Offensive talent is always at a premium, so to acquire it teams might sometimes have to look past other deficiencies such as size. The Thrashers would do this via their specialty list, ‘small and skilled.’
“If we get to like our third or fourth pick and the guy who is on the list doesn’t excite us that much, then we’ll go and look at the other lists. If someone excites us, then we’ll jump over and take a guy,” Waddell explained.
The other specialty lists include ‘small and gritty’, ‘big and tough’, and goaltenders. It’s almost certain that the team will be making a pick or two off of the goaltender category list, and likely the ‘big and tough’ category as well.
While they possess quality in goal, they do not possess quantity. With only two goaltending prospects, the Thrashers will almost certainly select at least one goalie in this year’s draft, to keep the pipeline stocked. The deficiency in team toughness was improved a bit last year with the selection of Guillaume Desbiens in the fourth round, but it still remains.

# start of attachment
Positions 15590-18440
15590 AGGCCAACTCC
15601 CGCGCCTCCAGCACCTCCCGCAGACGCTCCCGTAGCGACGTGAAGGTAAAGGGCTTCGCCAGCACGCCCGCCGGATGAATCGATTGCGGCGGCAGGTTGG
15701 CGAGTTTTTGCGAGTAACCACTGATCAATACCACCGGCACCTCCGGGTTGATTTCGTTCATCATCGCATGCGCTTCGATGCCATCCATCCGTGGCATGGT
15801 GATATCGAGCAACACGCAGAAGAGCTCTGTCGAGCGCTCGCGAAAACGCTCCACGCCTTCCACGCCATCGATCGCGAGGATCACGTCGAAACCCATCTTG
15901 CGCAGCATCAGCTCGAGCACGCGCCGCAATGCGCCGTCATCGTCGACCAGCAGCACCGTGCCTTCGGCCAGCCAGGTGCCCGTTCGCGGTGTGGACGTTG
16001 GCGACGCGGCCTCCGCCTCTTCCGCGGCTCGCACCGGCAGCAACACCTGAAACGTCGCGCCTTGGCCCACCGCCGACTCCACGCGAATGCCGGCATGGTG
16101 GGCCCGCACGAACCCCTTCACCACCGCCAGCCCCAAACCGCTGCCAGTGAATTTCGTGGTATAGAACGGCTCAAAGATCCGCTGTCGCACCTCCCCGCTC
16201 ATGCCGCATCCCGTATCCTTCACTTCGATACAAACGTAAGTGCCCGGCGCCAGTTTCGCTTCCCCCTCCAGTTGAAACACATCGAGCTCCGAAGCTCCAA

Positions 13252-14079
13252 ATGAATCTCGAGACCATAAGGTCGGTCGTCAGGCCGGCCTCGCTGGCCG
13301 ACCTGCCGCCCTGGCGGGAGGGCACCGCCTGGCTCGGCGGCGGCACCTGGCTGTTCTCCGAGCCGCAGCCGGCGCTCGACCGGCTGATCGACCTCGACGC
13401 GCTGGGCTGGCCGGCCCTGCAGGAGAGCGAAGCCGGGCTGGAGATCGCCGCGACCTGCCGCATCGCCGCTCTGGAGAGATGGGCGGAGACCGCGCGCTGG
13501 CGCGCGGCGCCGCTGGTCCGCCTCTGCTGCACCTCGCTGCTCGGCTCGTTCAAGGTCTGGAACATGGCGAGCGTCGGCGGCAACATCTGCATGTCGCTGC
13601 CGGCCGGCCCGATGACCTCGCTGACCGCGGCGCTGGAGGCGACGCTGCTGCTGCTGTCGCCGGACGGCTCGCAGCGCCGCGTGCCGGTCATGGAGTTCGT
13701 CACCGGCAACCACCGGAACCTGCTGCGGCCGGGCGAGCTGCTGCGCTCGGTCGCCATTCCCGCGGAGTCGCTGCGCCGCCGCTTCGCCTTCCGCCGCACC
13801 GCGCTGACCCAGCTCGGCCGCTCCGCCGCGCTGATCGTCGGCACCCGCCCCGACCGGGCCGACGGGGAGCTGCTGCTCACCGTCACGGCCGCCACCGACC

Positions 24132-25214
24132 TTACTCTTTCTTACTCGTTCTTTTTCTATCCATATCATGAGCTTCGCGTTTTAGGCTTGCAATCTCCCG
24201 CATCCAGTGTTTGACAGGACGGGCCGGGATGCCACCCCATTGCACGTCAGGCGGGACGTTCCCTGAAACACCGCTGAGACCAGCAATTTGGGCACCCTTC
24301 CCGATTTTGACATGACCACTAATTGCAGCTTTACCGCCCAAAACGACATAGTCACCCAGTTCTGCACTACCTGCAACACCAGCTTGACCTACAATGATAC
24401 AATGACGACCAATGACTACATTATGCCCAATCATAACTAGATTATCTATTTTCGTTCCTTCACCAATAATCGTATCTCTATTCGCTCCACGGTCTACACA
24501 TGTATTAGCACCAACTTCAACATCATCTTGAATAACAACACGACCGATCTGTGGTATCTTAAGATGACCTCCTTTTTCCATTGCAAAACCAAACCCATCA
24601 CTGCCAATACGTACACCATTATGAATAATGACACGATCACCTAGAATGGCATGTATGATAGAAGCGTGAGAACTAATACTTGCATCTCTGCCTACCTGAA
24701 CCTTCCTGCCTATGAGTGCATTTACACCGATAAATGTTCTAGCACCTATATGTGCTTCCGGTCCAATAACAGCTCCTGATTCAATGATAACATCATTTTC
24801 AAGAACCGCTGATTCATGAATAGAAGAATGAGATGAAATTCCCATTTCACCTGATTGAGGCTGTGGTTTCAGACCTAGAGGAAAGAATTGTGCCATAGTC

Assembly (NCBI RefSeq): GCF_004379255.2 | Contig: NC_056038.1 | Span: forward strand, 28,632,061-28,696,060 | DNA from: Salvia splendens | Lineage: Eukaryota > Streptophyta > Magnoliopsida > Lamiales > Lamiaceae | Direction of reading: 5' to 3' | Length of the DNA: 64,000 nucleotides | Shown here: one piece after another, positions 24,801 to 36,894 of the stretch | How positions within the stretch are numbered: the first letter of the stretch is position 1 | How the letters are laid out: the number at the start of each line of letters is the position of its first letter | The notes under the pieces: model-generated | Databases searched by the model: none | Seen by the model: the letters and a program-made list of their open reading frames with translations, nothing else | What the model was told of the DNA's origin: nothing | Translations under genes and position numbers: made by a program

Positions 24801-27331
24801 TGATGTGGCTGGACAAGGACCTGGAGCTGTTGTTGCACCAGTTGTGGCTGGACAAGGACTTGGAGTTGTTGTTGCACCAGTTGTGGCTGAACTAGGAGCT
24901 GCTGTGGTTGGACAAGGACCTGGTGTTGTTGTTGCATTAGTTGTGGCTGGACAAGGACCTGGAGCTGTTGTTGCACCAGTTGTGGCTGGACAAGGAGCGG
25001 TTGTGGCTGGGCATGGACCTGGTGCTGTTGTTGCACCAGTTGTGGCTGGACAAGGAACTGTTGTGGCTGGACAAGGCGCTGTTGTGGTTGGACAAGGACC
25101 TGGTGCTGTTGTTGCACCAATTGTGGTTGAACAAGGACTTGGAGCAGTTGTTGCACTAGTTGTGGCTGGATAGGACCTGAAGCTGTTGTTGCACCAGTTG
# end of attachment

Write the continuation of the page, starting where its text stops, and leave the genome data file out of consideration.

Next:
Character has always been very important to the Thrashers. Waddell has said in the past that he puts emphasis on character because he says high character players are self-motivated thus more likely to excel. One way to measure character is by interviewing players at the annual NHL Combine in Toronto.
“We interviewed 112 kids at the testing. The interview process and testing there counts about 10 percent of it,” Waddell said. “The testing and the interviews can either put a player ahead of someone equal, or behind. Because I’ve interviewed kids who are very good interviews, and I’ve also interviewed kids where I say ‘you know what, I really don’t want this kid as part of our organization.’”
One clear preference of the team is for college players. Waddell acknowledged his preference for players either in, or entering the NCAA last year at the draft, saying he liked the way you could “put them in the bank” for several years before you have to make a decision on them.